Such dangers are also present on college campuses. A preprint of the study “College Openings, Mobility, and the Incidence of COVID-19,” posted on medRxiv.com, notes that “Most US colleges have reopened campuses for in-person teaching this Fall,” and as a result, the “COVID-19 incidence in the county increased on average by a statistically significant 0.024 per thousand residents.” The study finds no increase of cases on campuses or in their respective counties where classes resumed online.

Overall, this increase translates into 3,219 additional cases of COVID-19 per day across the United States, about 7.5 percent of the current daily total. The authors of the study also note that they did not account for spillover into the larger community, meaning that the broader impact has not truly been captured.

There are many indications, however, that such a broader impact is being felt, or will be felt in the near future, by the cities and towns surrounding campuses. An article published last week in National Geographic noted that young people have become the primary spreader of the pandemic “not because of parties and bars,” but because they more often than not have jobs that can’t be done remotely, such as those who work in the service industry.

This is compounded by the ongoing economic crisis. Tens of millions lost their jobs during the pandemic, and at least half have not been able to get them back. For young people, as the article notes, this places them “in a lose-lose situation: If they can find employment, many feel compelled to take it even if it means putting themselves at risk.”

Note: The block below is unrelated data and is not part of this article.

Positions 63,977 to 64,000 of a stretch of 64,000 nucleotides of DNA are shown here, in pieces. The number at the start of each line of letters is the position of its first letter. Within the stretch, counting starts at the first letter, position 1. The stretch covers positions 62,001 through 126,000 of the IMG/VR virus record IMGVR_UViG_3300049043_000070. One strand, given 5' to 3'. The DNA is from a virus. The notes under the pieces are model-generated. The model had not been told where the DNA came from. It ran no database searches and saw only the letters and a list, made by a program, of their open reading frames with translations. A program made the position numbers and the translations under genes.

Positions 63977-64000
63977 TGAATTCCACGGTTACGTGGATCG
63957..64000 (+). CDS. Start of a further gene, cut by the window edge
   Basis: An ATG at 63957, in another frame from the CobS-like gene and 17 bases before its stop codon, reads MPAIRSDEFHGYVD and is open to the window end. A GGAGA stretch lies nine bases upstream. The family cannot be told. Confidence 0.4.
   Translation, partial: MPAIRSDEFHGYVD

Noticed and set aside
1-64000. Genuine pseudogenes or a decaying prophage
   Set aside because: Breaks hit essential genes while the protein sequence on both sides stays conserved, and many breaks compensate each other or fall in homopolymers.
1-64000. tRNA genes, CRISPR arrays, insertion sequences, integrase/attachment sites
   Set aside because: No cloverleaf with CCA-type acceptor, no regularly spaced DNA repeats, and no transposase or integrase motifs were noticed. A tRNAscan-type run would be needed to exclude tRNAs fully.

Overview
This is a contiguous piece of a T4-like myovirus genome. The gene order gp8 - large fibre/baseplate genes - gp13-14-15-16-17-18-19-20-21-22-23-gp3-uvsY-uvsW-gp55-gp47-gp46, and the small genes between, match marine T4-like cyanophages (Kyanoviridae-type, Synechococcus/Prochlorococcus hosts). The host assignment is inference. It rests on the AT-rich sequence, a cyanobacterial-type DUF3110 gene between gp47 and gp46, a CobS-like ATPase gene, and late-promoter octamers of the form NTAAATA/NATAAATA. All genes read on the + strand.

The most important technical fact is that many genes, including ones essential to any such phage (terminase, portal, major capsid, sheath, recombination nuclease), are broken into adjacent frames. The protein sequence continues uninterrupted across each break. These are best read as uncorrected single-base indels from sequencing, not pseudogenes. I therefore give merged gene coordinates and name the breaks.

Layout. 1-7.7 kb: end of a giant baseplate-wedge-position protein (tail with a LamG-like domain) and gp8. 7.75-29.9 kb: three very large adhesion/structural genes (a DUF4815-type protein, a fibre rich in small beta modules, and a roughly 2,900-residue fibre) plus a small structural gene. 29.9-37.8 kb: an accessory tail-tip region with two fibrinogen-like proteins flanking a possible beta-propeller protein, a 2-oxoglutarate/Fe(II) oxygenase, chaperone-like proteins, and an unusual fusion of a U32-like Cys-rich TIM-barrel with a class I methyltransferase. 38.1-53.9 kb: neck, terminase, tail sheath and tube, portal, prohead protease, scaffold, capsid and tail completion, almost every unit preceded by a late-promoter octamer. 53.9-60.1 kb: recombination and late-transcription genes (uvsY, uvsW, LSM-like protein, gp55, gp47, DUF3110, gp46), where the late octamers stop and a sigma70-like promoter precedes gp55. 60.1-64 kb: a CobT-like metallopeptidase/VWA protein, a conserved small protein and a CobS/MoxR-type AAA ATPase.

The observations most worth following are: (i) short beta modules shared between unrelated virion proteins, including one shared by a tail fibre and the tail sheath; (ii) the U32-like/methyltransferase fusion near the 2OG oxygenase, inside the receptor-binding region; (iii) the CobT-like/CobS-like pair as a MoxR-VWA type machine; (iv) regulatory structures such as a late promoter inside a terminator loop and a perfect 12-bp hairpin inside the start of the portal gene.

This is especially true now that the Democrats and Republicans have allowed the extra federal coronavirus aid to expire, on which many young people relied as a lifeline for months.

Many of these are college students, who must work in order to pay for tuition, room, board and school supplies. They thus encounter large numbers of people both on and off campus. As the National Geographic article noted: “So while younger generations are being blamed, in some quarters, for the pandemic’s spread, they are bearing the greatest burden of poverty and the brunt of the transmission risk that comes with keeping the economy going, all with little help in sight.”